It is being billed as a make or break election for the super two, the harbinger of the big one later. Leading the charge for a 'resurgent' Congress is the young Lochinvar, Rahul Gandhi with his high-octane campaign. His efforts at tripping up the Mayawati government are the stuff of front pages every day. Not to be outdone, the BJP president Nitin Gadkari has unleashed the once fiery sanyasin Uma Bharti on the electorate. Though not quite comfortable in her new role as BJP envoy from Madhya Pradesh to Uttar Pradesh, she is easily a far greater crowd puller than most of the BJP's colourless state leadership. So, you could be forgiven for thinking that this is the battleground in which the Congress and BJP are trying to best each other.
But, in reality, both are still marginal players despite high visibility in the national media. The real battle is between the incumbent Bahujan Samaj Party (BSP) and the Samajwadi Party (SP) which seems to have got a new lease of life. The leaders of both are not given to studio interviews, though they are partial to the occasional witty one-liners. It is in the hinterland of UP where not much has changed over the decades that the battle for the soul of the state will be fought. And no amount of change in the idiom of national politics will work in this immensely complex and populous state. It has traditionally had abysmal development indicators, yet this has not been an overriding feature in elections in the state. While the Congress and BJP are grappling to find that emotive issue which will strike a chord with the voter, the BSP and the SP have got it down pat. It is quite simple, nothing works like the old caste equations here. And, of course, to an extent, the minority card. So it is the politics of no change that will determine the winner.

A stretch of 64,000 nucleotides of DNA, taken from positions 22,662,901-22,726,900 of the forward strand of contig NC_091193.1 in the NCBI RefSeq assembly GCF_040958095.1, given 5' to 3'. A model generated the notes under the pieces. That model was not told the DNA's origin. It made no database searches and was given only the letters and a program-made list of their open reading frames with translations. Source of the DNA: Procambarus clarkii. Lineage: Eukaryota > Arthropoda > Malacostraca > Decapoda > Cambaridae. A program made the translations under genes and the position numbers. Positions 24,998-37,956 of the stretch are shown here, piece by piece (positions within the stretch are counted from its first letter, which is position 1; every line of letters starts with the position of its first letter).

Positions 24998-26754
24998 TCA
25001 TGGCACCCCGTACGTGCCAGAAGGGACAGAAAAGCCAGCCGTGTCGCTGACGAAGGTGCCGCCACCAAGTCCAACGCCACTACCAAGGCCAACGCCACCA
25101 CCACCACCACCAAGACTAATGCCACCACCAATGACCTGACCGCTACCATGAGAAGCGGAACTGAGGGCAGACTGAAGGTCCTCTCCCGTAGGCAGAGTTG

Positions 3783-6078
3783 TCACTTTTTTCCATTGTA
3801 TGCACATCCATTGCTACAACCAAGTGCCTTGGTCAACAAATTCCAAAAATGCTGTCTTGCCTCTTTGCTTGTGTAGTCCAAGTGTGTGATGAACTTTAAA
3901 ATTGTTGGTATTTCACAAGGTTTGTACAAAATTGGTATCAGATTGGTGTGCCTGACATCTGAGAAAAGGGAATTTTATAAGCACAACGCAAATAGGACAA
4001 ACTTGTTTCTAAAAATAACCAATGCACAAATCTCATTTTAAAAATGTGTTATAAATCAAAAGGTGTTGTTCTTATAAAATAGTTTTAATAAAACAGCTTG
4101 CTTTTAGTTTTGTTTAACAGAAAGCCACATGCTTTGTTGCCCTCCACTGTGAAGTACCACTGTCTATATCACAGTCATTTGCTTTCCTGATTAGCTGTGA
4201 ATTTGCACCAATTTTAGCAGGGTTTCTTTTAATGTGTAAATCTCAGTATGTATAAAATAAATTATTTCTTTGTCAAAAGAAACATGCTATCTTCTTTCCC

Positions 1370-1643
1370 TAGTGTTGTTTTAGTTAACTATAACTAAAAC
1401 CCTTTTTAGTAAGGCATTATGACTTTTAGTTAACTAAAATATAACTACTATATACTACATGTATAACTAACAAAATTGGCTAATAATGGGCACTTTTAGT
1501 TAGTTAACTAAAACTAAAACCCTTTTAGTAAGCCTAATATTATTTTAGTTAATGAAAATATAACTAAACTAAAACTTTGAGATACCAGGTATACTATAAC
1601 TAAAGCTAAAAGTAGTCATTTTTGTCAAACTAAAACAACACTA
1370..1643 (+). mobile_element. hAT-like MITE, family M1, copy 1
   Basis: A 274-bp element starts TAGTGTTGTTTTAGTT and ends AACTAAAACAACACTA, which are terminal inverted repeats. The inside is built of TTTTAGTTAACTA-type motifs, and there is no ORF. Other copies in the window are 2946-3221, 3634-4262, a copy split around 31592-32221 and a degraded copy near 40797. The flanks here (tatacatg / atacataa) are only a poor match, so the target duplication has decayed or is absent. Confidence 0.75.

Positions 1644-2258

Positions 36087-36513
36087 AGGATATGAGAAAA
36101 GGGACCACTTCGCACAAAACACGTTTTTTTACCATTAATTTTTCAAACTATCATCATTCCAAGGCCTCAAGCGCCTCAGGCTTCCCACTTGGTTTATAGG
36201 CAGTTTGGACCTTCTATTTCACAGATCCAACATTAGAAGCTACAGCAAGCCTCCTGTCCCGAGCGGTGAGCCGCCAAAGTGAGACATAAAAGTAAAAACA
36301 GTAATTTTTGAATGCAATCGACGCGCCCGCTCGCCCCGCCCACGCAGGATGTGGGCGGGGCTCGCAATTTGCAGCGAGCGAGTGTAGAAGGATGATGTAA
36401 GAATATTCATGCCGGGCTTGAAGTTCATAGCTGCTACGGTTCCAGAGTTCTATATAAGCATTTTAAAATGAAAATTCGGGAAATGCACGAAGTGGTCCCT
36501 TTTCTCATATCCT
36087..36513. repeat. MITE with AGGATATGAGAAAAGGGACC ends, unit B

So secure is she in having cracked the caste conundrum that Mayawati does not seem unduly perturbed that she has not really delivered the goods even to the constituency which is closest to her heart, that of the Dalits. The SP's Mulayam Singh Yadav, once dubbed Maulana Mulayam for his espousal of the cause of the minority community, is falling back on wooing Muslims away from the Congress and also dabbling in a bit of caste politics. The SP is hoping to eat into the BSP's votebank. Despite the barbs and counter-barbs, neither the Congress nor the BJP are taken to be serious contenders in the state. They may increase their voting percentage at best, but the prize is not likely to come to either. A marginal increase in votes will be claimed as achievements by both parties. And there it will end. When the dust settles, there is every chance that heads, it's Mulayam Singh and tails, it's Mayawati.